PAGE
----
2011 BRINGS PROMISE FOR FREIGHT VOLUMES
The New Year brings plenty of optimism and the development of new business plans by carriers. The road ahead is never as certain as plans call for, but the exercise of developing those plans helps carriers better understand their businesses. Basic inputs of business plans are the macroeconomic environment and the freight environment. Both will have a large affect on projected revenues that influence the majority of business activities.
When looking at inventory-to-sales ratios within the supply chain, inventory investment will provide a moderate stimulus to freight growth this year as compared to the strong growth in 2010, since wholesalers and retailers replenished depleted inventories in 2010. The growth rate of orders for manufactured goods moderated during 2010 as wholesalers and retailer rebuilt inventories to normal levels (Chart A). In 2011, wholesalers and retailers will restock goods roughly at the rate of sales.
The largest determinant to business sales in the U.S. economy is consumer spending, as consumption makes up about two-thirds of final sales to domestic purchasers — households, businesses and government agencies. Household savings and debt reduction activities will continue to remain a drag on consumer spending this year. Consumer spending, however, will moderately accelerate as private sector employment gains spur personal income growth. This will allow consumers to moderately increase spending while following through on building savings and debt-reduction plans.
The growth rate of consumer spending will be stimulated by depreciation, as consumers replace worn-out goods, such as clothing and appliances. The rate at which consumers replace worn-out goods will be determined by personal income growth linked to employment gains.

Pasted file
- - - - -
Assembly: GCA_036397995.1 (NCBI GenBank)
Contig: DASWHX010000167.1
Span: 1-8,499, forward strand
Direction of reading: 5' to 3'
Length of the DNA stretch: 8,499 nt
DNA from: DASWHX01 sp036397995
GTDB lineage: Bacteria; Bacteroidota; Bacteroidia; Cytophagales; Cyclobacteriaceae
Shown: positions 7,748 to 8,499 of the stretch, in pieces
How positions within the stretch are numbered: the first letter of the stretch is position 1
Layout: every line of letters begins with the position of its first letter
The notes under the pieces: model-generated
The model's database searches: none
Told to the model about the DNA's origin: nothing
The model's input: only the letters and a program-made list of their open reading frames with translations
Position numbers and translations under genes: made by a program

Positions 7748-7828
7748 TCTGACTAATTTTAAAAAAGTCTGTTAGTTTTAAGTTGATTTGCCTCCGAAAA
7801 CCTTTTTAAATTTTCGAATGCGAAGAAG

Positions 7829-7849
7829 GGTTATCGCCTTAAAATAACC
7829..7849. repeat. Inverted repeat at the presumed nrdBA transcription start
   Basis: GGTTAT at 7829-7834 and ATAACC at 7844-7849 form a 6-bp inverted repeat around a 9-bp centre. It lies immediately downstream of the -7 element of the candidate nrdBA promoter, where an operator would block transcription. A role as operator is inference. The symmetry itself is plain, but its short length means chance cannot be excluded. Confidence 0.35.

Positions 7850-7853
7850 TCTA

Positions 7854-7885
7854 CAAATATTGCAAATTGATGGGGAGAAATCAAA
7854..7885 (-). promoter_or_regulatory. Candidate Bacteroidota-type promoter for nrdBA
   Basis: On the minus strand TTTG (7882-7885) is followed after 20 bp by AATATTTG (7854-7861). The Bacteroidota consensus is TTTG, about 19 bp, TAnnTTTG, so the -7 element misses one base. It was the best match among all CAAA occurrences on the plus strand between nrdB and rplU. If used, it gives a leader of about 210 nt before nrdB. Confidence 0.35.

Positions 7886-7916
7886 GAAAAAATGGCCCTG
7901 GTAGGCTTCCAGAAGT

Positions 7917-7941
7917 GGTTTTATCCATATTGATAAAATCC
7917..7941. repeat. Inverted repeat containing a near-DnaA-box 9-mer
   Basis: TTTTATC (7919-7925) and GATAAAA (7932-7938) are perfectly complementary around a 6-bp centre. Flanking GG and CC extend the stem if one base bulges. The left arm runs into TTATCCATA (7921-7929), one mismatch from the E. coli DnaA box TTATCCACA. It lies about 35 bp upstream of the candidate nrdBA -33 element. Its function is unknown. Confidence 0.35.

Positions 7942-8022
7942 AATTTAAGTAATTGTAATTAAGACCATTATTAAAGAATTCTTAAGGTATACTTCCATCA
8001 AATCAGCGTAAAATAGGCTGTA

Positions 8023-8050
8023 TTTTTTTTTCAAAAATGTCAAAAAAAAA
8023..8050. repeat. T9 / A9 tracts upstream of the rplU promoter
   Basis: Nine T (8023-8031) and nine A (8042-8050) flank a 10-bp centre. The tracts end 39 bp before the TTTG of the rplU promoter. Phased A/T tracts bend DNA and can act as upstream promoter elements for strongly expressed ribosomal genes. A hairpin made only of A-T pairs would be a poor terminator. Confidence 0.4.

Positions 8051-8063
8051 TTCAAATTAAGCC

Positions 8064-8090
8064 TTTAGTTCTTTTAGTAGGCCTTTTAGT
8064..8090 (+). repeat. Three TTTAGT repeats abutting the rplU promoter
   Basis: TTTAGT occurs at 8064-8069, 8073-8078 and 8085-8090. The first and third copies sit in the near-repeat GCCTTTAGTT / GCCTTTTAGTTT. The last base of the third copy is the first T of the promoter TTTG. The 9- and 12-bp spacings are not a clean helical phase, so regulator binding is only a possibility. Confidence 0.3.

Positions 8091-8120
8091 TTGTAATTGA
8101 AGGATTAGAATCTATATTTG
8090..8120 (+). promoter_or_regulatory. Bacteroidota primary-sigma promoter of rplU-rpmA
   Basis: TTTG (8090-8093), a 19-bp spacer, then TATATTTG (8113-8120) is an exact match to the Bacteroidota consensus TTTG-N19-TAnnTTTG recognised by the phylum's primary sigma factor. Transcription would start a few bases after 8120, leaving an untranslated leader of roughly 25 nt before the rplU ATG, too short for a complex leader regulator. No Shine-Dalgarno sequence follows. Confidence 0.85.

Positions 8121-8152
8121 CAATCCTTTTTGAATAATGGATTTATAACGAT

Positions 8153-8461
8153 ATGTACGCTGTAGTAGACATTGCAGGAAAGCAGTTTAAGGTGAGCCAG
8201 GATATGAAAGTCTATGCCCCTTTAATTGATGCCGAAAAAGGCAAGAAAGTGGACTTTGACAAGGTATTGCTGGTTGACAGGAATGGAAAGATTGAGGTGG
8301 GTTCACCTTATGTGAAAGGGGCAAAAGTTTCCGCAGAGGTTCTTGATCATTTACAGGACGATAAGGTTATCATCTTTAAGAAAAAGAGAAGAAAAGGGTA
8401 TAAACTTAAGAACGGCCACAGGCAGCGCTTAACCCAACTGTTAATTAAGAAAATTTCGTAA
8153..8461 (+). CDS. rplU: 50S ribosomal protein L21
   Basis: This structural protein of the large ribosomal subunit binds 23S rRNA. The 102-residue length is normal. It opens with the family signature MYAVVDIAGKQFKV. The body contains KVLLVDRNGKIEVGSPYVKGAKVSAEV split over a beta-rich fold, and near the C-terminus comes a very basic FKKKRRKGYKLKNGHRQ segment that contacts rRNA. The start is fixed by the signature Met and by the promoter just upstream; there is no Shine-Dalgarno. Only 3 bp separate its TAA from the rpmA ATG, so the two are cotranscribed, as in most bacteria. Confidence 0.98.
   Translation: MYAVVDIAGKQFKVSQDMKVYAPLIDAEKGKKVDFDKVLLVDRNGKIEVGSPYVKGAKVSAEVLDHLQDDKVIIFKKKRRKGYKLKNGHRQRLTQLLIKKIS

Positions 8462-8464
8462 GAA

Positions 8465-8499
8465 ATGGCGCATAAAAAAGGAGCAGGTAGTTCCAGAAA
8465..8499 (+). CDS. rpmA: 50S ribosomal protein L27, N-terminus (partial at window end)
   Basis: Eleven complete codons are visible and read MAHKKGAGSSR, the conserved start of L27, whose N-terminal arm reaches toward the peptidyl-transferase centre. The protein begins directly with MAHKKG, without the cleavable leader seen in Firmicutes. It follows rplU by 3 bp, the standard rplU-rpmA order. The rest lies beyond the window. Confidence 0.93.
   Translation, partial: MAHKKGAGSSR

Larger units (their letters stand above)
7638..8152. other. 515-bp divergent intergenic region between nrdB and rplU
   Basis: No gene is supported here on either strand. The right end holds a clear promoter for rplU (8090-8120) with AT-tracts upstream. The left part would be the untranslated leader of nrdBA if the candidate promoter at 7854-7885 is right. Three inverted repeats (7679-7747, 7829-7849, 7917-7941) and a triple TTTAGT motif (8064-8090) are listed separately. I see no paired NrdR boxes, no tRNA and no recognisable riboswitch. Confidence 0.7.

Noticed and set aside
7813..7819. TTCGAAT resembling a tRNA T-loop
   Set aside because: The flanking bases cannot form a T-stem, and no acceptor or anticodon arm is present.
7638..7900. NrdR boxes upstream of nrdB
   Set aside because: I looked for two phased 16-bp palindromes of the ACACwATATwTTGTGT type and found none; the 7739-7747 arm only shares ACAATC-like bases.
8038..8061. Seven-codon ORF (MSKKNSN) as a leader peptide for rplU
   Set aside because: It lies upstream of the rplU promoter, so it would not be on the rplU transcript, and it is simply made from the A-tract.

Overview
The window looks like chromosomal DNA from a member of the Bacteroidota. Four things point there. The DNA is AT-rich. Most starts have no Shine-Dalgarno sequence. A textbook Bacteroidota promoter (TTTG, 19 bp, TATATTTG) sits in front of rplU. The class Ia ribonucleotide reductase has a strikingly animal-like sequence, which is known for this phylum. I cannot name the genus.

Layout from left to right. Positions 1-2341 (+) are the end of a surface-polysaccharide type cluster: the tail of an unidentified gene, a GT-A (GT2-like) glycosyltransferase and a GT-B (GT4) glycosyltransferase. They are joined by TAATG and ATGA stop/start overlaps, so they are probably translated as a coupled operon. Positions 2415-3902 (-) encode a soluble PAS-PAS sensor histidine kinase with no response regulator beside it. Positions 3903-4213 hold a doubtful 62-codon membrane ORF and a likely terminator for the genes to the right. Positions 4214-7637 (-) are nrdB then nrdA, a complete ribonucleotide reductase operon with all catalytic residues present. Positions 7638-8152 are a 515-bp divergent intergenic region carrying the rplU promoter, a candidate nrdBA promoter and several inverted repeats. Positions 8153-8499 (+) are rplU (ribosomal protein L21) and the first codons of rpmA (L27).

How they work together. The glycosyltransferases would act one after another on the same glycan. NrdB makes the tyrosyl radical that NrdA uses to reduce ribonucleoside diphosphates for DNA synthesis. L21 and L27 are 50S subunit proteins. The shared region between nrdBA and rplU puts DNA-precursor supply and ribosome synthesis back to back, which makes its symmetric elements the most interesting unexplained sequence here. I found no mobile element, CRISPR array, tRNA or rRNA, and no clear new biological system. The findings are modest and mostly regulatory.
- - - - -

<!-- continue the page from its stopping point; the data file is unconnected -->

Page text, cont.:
In 2011, business investment spending will expand at a faster growth rate than consumer spending. Business profits have returned to pre-recession levels as a result of cost-cutting, but business capacity utilization remains weak. As a result, investment spending will be primarily stimulated by depreciating equipment and machinery that needs to be replaced. Moderate growth in business sales will stimulate an upward trend in business profits causing business investment spending on equipment and machinery to gain momentum during the year.
Because the global economy is expanding at faster growth rates than the U.S. economy, exports will provide additional stimulus to manufacturing activity. Freight volumes through the manufacturing segment of the supply chain, therefore, will expand at faster growth rates than freight volumes through wholesalers' and retailers' distribution networks.
The pricing environment will continue to shift to carriers this year since capacity (Chart B) in the for-hire industry will remain unchanged. Selectivity implies higher freight rates, since the high availability of freight implies carriers can turn down unprofitable or marginally profitable freight and still maintain high truck utilization.
Commercial Motor Vehicle Consulting publishes the monthly newsletter “Visibility of the Supply Chain” for general freight carriers. To order a copy, contact Chris Brady of CMVC at email@example.com or 516-869-5954.